Bitcoin and its various related altcoins, we also discussed and proposed a number

of effective countermeasures to deter threats and information leakage within the

system—some of which have already been incorporated in Bitcoin client releases.

Note that proof-of-work (PoW) powered blockchains currently account for more

than 90% of the total market capitalization of existing digital currencies. As far as

we are aware, this book offers the most comprehensive and detailed analysis of the

security and privacy provisions of existing PoW-based blockchains, and of related

clones/variants.

Given that Bitcoin emerges as the most successful PoW blockchain instantiation to date, this book extracts essential lessons learned in security and privacy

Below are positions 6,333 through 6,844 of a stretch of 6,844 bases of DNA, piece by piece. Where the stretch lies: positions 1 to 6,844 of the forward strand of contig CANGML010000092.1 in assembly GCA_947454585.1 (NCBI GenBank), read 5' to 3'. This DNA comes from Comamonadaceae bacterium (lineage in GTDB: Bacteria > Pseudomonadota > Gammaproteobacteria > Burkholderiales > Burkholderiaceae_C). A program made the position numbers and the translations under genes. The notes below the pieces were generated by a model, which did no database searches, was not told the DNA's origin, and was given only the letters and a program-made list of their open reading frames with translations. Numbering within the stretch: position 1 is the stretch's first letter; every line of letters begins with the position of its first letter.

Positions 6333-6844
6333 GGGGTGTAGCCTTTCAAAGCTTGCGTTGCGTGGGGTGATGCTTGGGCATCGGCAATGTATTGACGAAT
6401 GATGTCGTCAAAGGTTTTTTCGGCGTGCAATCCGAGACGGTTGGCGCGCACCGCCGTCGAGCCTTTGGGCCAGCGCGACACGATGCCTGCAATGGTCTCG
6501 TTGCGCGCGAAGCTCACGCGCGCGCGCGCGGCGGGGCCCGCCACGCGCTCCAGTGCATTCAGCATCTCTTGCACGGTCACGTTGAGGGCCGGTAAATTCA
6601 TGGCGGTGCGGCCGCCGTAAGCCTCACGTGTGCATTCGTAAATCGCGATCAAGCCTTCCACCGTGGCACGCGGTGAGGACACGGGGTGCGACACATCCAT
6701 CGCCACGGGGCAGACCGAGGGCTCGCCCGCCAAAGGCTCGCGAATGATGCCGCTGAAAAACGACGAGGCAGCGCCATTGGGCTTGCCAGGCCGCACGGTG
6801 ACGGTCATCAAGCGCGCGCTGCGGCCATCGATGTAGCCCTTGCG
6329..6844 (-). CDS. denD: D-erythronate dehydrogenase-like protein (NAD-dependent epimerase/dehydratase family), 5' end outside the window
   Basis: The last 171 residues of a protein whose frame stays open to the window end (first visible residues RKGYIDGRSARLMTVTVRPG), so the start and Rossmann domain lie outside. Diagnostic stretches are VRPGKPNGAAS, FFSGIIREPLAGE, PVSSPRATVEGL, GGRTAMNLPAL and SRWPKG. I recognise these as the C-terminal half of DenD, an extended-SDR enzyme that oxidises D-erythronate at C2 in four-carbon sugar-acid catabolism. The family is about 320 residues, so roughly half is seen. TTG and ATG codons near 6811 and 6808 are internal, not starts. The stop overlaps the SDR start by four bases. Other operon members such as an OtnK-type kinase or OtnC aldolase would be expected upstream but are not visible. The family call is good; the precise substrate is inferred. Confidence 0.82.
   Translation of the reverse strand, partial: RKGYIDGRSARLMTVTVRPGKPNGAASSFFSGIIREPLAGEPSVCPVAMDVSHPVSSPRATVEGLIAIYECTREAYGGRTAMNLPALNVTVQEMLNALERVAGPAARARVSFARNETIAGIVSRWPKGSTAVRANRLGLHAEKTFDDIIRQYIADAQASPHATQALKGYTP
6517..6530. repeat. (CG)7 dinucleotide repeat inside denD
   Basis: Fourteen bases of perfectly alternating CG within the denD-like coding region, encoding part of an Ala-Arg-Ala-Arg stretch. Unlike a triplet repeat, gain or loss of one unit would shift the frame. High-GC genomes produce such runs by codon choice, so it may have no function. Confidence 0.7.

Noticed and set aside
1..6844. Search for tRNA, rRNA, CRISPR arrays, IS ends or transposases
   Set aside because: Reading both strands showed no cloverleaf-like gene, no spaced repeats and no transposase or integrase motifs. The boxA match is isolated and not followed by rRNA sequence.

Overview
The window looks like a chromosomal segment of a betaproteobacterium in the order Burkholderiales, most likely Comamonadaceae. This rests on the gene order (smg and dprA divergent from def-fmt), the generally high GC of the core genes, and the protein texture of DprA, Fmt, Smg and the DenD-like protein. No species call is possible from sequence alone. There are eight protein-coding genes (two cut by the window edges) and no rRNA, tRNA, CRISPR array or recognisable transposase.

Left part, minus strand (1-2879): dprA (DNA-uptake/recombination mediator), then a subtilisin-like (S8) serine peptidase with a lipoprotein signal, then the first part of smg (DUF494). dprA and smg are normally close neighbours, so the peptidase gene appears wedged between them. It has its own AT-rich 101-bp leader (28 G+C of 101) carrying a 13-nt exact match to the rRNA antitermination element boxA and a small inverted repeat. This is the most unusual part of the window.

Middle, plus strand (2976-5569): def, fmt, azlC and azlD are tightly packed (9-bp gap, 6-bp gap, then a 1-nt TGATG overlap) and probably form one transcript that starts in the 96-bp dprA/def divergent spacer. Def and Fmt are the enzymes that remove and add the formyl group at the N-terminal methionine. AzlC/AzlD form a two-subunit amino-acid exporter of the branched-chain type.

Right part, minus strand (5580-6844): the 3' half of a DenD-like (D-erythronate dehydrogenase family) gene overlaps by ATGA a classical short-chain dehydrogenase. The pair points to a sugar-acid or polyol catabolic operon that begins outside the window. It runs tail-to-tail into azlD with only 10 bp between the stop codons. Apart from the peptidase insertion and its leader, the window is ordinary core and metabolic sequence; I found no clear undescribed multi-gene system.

from eight years of research into the system with the aim to motivate the design

of secure and privacy-preserving next-generation blockchain technologies. We now

summarize the main observations that we made throughout the book.



SUMMARY

For a long time, the notion of blockchain was tightly coupled with the well-known

proof-of-work hash-based mechanism of Bitcoin. For most of its lifetime, it was

believed that the security of Bitcoin’s blockchain relies on the underlying security of

the utilized hash function and on the assumption of an honest computing majority.

Many users believed that as long as no mining pool operator can harness 50%

computing power in the network, then Bitcoin was secure; miners would actively



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abandon pools to ensure that this threshold was not reached. Recent research has,